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Old 09-20-2007, 06:54 AM   #10
Rogue Warrior
@Rogue Warrior
Status: Banned
Join Date: Sep 2007
Location: Geelong Australia
Posts: 207
The Nar Shaddar Red Sector wasn’t a place one would expect to find a Republic soldier, a female one at that. Yet Matala Logan was one to do the unexpected, whether it be support the Jedi in a time they were hated or seek out leads in this bantha pit of the city. She listened to the Ithorian’s directions to where she wanted to go, slipping the alien some credits when he had finished.
At least this isn’t depressing like other parts of Nar Shaddar. The commando was grateful for not seeking out information in the Refugee Sector, at least not yet. A passerby interrupted her thoughts; her trained senses ready to react as he reached into the vest he was wearing.
“Hey, you wanna buy some death sticks?” Matala’s answer to the slimy proposal was to snatch the drugs from the peddler and smash them to the ground.
“No,” she growled. She kept her angry glare on the spice pusher, daring him to react. He saw the muscled arms that looked big enough to rip him in half and slowly backed away. Paying him no further thought Matala continued her search, the place she was looking for easy to spot thanks to a pair of female Twi’leks standing outside, looking at her with a predator’s gaze. Neither of them was who she was looking for however so she looked their skimpy clothing up and down, gave a quick smile and nod and moved on inside. Behind the counter was a third Twi’lek who looked like who Matala was looking for.
“Welcome to Nar Shaddar…Captain,” she said in her native tongue when Matala showed her ID. “I could have one of our male escorts tend to your needs if that is what you would like.”
“Actually,” Matala said, knowing the Twi’lek wasn’t who she was after, “I need to see your boss.” She made her way to the door behind reception.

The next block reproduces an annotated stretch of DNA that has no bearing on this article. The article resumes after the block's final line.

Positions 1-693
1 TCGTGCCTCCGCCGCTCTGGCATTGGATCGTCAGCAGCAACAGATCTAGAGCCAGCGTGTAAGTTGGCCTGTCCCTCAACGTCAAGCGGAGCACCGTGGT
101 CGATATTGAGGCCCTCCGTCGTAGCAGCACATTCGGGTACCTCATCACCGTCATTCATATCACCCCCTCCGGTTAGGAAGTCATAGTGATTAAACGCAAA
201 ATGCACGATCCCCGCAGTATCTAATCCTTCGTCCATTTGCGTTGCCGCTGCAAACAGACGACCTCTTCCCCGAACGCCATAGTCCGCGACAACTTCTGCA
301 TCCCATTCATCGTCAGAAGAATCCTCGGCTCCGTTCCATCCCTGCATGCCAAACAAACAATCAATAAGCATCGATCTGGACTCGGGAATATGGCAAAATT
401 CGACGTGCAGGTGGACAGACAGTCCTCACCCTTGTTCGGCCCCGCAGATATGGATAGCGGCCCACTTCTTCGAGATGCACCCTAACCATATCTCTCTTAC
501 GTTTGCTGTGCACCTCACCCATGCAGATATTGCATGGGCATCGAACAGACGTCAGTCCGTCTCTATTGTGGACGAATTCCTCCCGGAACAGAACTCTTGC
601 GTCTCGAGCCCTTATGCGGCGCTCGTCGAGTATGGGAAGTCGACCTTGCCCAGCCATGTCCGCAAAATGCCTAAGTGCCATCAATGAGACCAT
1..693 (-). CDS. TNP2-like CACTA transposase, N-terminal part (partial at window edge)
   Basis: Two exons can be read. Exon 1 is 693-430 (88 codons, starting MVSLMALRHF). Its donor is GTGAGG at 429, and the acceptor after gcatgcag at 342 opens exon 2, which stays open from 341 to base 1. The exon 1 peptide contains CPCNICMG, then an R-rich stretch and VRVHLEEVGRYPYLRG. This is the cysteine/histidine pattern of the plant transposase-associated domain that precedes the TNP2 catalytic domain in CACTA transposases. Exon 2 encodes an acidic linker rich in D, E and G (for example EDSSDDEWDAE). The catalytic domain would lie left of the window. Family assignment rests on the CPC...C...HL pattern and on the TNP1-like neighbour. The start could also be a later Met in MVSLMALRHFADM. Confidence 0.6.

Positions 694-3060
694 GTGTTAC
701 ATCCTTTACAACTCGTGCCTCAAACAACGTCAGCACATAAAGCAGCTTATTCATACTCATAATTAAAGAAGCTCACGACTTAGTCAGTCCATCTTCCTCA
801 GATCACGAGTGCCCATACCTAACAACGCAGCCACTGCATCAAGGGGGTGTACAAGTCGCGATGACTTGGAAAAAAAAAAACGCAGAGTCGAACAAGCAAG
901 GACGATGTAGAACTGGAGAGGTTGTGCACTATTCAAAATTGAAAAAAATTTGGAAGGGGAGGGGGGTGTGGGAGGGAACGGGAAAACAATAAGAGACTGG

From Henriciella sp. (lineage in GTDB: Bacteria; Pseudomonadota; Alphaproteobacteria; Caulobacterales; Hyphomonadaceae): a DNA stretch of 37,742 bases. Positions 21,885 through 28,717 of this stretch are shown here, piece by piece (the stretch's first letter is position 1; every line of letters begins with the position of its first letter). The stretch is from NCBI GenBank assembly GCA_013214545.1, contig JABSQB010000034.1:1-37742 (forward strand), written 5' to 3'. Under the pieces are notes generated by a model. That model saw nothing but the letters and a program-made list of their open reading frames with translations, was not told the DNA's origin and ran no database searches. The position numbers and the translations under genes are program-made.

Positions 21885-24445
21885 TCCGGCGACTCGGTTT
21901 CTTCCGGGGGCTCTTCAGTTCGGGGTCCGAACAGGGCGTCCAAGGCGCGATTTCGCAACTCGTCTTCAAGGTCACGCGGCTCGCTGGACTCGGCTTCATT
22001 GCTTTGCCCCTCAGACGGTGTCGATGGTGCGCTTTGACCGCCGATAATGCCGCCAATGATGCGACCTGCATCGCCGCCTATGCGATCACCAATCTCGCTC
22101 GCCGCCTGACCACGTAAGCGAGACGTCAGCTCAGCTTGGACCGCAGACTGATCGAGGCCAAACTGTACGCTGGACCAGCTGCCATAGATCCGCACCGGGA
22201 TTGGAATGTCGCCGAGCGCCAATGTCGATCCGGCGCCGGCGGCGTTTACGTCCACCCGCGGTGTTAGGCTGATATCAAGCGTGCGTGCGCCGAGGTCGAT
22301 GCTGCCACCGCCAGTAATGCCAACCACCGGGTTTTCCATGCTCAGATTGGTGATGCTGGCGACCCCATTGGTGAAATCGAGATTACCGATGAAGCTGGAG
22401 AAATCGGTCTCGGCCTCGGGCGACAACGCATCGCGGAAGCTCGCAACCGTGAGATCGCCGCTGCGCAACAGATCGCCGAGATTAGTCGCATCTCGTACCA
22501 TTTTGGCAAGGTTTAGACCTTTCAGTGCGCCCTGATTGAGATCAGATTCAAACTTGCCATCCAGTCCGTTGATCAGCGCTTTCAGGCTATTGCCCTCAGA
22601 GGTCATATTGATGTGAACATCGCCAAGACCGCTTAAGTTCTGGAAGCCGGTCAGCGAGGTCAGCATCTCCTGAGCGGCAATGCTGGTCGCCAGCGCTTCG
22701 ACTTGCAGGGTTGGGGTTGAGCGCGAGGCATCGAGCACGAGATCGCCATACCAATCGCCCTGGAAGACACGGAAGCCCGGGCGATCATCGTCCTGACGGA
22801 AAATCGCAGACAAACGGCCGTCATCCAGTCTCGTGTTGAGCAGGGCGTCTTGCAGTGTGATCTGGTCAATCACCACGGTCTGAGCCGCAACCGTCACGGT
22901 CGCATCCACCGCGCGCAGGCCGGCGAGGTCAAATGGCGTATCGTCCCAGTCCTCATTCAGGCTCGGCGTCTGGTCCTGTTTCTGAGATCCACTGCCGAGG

“I’m afraid that is not possible.” The Twi’lek got up to keep Matala from entering. “I could arrange a time for you to see him if you give me your name.”
“Your date for tonight.” Matala wrapped her up in a bearhug. As the Twi’lek squirmed to get out she loosened her grip, enough to let the woman know she wasn’t going to hurt her. “Easy.” Matala set her down away from the door and went through before the Twi’lek could stop her. Inside was yet another Twi’lek, this one male.
“What is this?” he asked, rising from his chair. Matala went over and pushed him back down. “This is a legitimate establishment, you can check with the Republic.”
“I’m not here about that.” Matala reached in and pulled out a hologram, which showed a Twi’lek girl, about fifteen. “Have you seen her at all?” she asked, leaning over him and placing a foot on the desk. The Twi’lek knew he wasn’t going anywhere and thought for a moment.
“I don’t recognize her,” he replied.
“You never sought her out at all?” Matala pressed.
“We don’t make a habit of seeking out children.” The Twi’lek fought to not be offended by the suggestion. “As I said this is all legal.”
“She would be about twenty years older now,” Matala informed him.
“No then.”
“How about you?” Matala turned her head a little in the direction of the female receptionist.
“She…” her hostage began.
“…Can speak for herself,” Matala finished for him, waiting for a reply.
“No.” The Twi’lek shook her head, fearful that the commando would hurt her.
“But you’ll let the Republic know if you do see her,” Matala said as a statement of fact.
“I don’t think she would be interested in an establishment such as this.”